Oxford zoologists: Insect decline studies could erode confidence in science if not held to rigorous standards

Global rates of insect decline will be very hard to measure. Conclusions regarding drivers and rates of declines can be unreliable due to biases – including sampling location and omission of relevant publications through narrow search terms. Extrapolation of global species declines from a few regions or a sample disproportionately including population loss at range-margins is indefensible, and the projected global rate of loss can be seriously overestimated.

Meeting policy targets on preventing biodiversity loss requires measures of rates of loss, and insects will likely be a major fraction of terrestrial extinctions. Recent reports of insect decline have received considerable and often uncritical media reporting which, if overstating the rates, will erode public confidence in science and be detrimental to conservation. Here we demonstrate that it is not possible to measure directly the overall global rates of population decline, biomass decline or extinction in insects, since data are too sparse and measuring insect abundance is challenging, even in the short term.

[Editor’s note: Clive Hambler, co-author of this article, is Lecturer in biological and human sciences, Hertford College, University of Oxford]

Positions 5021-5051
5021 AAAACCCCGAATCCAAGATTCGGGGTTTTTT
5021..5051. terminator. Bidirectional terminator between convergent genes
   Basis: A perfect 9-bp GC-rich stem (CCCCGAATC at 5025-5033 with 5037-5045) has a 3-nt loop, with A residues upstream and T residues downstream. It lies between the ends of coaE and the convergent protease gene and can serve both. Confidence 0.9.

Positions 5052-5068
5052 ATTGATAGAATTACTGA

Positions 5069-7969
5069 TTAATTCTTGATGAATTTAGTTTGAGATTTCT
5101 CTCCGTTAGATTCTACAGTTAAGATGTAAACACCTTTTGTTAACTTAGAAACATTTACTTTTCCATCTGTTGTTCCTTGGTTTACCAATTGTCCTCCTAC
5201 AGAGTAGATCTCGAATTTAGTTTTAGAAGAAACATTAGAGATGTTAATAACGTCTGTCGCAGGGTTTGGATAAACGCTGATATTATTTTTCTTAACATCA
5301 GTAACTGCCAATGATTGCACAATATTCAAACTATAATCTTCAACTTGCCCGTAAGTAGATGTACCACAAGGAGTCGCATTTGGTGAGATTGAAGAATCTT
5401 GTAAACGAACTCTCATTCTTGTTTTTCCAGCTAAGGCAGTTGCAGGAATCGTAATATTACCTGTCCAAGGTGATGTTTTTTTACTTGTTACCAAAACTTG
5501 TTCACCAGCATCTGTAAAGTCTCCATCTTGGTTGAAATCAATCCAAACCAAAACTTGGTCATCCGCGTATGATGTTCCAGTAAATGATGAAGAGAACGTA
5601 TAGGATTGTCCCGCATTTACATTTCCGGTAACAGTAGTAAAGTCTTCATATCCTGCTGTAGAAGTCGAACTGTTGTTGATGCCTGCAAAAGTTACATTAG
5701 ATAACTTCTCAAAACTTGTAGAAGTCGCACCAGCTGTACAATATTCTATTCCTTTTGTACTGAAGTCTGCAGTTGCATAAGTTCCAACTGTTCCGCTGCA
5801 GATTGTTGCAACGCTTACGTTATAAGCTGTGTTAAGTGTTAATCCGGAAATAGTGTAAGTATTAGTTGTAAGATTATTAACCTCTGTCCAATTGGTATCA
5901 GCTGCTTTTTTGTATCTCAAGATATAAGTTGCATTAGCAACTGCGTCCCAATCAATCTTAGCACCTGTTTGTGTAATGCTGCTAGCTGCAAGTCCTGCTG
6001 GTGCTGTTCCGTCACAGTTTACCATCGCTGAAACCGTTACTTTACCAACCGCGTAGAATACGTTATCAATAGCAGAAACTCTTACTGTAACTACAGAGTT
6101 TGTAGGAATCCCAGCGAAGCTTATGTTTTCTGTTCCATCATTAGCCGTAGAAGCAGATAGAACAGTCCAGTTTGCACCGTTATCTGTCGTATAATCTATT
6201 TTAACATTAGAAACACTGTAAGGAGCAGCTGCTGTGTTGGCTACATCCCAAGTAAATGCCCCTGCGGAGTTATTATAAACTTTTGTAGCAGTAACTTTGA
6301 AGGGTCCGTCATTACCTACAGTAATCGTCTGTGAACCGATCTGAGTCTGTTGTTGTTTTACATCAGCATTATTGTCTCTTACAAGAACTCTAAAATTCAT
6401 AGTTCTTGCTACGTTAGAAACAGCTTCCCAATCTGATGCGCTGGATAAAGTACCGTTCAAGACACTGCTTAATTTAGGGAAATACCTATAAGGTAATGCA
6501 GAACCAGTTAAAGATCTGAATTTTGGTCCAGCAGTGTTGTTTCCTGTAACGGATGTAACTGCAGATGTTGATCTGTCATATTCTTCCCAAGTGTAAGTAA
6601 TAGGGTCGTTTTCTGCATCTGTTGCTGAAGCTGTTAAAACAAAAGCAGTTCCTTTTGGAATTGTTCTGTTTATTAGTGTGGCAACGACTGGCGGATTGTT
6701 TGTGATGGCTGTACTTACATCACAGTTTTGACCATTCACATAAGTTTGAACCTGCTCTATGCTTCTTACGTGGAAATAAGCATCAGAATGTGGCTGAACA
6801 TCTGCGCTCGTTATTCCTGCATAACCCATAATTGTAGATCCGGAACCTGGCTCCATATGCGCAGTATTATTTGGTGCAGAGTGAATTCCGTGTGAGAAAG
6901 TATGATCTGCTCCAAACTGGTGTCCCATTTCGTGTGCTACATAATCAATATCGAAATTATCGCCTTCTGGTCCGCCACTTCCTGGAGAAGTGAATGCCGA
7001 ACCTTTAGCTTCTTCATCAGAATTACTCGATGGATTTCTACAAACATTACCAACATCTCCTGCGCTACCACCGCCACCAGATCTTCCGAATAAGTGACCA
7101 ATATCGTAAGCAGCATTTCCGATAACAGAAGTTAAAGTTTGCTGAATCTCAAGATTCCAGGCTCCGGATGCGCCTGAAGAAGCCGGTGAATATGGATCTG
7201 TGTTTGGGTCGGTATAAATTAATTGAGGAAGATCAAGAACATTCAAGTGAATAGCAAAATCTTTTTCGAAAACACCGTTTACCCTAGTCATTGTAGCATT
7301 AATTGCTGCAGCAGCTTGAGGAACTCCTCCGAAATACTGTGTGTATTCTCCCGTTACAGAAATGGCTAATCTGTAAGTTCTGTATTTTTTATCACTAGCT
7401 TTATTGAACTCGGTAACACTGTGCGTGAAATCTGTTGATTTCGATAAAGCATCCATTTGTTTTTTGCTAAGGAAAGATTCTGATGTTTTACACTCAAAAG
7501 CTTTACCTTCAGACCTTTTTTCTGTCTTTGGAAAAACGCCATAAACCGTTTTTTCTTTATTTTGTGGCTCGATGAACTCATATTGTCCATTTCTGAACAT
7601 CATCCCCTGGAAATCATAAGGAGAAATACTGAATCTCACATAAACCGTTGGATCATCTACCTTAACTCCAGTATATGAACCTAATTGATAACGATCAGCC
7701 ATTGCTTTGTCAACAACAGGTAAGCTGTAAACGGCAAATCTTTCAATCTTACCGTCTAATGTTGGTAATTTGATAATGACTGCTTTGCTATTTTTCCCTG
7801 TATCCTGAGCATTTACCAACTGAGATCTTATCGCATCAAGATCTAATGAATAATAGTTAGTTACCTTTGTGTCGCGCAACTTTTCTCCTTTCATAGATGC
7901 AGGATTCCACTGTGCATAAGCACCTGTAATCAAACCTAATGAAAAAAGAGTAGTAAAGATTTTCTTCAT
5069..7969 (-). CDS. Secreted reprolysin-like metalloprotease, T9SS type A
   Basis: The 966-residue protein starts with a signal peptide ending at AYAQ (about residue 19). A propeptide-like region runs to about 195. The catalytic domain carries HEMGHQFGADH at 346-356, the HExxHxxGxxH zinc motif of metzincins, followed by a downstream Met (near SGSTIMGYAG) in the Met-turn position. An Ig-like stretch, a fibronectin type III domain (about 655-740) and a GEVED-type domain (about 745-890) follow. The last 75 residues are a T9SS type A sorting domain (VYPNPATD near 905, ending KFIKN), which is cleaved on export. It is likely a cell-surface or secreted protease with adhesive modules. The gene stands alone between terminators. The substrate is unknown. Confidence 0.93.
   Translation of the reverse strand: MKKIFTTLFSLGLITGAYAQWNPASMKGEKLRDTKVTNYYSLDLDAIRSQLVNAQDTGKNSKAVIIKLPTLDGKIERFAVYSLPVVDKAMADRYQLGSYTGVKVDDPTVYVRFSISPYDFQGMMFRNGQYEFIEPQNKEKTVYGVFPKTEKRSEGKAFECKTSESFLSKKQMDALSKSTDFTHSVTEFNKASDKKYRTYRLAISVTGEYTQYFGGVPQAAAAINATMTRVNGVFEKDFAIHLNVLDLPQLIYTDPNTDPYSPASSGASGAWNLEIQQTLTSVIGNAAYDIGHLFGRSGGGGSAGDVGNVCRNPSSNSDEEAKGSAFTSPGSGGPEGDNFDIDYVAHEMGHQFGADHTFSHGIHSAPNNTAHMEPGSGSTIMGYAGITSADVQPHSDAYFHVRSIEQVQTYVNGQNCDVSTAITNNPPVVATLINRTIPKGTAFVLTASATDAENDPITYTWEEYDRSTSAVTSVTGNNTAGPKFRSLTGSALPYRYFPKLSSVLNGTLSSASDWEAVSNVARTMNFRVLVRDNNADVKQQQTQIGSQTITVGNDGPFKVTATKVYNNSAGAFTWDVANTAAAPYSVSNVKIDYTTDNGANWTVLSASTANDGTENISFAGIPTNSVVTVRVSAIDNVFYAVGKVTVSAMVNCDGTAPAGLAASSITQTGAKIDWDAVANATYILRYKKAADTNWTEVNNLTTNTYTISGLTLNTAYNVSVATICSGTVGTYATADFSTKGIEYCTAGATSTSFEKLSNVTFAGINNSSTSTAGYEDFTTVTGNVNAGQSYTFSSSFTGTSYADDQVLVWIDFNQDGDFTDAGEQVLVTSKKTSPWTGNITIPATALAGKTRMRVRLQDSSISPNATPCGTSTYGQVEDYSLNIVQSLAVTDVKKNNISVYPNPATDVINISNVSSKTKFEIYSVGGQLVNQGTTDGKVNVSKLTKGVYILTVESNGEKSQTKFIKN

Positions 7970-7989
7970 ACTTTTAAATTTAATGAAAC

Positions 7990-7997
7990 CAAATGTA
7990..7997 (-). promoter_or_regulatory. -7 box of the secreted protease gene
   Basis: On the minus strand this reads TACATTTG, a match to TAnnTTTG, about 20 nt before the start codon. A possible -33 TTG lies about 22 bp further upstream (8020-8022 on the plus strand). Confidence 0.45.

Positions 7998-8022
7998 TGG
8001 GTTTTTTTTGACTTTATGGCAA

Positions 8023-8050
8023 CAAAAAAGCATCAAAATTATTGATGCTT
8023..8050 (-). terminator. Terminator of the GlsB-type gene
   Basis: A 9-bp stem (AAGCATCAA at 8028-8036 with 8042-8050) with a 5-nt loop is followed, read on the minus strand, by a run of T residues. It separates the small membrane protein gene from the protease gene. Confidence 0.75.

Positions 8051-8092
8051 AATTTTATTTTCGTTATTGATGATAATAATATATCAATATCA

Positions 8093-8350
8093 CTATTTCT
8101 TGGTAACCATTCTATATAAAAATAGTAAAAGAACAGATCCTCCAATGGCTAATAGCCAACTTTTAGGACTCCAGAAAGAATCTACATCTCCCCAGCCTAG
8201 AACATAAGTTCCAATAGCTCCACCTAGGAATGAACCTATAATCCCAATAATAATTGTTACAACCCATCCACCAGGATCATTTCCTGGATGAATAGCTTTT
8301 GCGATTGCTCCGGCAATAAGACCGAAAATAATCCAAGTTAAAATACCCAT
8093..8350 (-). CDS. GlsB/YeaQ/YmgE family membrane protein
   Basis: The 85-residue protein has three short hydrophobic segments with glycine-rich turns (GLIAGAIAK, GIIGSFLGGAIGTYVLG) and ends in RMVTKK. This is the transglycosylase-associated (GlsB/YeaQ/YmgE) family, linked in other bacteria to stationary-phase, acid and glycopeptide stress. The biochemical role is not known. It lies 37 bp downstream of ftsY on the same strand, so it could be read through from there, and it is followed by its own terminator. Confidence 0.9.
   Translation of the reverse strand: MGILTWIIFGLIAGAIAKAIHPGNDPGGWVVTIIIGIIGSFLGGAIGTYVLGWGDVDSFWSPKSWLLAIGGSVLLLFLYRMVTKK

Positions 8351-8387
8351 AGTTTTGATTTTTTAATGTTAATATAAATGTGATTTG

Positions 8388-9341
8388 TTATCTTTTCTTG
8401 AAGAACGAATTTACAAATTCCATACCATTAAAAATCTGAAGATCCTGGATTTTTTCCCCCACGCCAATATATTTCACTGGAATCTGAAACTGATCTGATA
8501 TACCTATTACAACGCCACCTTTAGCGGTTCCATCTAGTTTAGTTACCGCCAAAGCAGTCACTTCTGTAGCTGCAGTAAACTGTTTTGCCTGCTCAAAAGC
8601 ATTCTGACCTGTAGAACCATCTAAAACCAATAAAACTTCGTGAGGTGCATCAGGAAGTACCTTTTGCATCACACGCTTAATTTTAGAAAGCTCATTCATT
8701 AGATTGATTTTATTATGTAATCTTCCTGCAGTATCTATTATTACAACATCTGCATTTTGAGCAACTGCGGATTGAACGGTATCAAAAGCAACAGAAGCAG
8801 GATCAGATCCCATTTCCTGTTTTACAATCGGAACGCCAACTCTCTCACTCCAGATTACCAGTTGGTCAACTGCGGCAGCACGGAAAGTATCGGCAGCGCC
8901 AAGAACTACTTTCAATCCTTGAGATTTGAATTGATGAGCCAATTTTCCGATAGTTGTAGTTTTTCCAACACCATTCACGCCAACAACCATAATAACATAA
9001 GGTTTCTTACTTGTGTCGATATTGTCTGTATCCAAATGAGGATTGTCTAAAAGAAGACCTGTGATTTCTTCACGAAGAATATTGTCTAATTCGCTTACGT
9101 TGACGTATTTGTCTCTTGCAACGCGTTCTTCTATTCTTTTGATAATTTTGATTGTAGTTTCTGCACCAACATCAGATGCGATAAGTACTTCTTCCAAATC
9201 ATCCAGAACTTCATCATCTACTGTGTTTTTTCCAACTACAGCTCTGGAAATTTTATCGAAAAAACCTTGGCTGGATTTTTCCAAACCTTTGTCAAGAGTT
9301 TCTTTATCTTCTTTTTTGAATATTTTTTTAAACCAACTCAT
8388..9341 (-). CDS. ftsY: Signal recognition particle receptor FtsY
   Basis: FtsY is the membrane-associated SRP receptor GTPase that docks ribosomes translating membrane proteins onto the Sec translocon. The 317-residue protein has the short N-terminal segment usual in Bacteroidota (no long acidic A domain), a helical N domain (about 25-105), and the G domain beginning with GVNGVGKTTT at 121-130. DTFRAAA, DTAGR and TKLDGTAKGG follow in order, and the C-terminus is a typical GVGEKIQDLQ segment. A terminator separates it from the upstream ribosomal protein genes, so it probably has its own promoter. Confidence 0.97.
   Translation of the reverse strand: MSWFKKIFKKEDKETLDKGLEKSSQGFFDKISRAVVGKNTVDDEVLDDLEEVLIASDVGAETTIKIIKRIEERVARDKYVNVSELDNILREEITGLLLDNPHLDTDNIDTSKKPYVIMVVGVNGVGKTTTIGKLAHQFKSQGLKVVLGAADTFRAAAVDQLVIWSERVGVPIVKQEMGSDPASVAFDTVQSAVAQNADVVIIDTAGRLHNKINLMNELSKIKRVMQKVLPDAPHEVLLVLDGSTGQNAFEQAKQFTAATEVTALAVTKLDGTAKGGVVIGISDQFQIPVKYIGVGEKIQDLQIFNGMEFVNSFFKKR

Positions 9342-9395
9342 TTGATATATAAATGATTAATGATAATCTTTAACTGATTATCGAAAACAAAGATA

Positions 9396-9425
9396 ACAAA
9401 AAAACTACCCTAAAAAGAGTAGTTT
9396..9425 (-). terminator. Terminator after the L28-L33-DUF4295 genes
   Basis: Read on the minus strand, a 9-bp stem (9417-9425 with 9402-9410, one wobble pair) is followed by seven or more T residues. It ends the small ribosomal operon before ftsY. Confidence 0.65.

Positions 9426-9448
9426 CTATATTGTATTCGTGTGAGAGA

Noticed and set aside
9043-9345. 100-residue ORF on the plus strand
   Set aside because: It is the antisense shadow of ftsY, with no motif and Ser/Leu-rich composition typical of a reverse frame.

To obtain a general global extinction rate would require a representative sample of population changes, such as a random sample from the planet. If the sample used is spatially unrepresentative (as in Sánchez-Bayo and Wyckhus, 2019) then extrapolation cannot be defended.

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The use of regional or national ‘red lists’ in a review (such as Sánchez-Bayo and Wyckhus, 2019) will inflate the calculated extinction rate. The percentage of ‘endangered’ species will be overstated because regional red lists include species that are globally not threatened – for example butterfly species in Britain. Regional ‘red listing’ using IUCN trend criteria is unacceptably influenced by short term-trends and start dates.

We suggest some minimal methodological requirements when reviewing declines and extinctions. Given these strictures, we reaffirm that declines in most non-marine invertebrate groups will have to be estimated using previously calibrated indicators such as birds and freshwater fish.

In the light of the biases and other problems discussed above, we suggest these minimal standards for reviews of population trends and extinctions:

  • Representativeness of the locations of regional samples if claims are to be made about global loss.
  • Representativeness of taxa if claims are to be made about much higher taxonomic levels and about biomass.
  • Representativeness of search terms for population time series, including those that can detect gains, losses, declines, increases, regional and global extinctions, colonization and no trends. Terms should ideally be in a range of languages. Publication and reporting bias against studies showing no trend should be acknowledged….

Read full, original article: Challenges in measuring global insect decline

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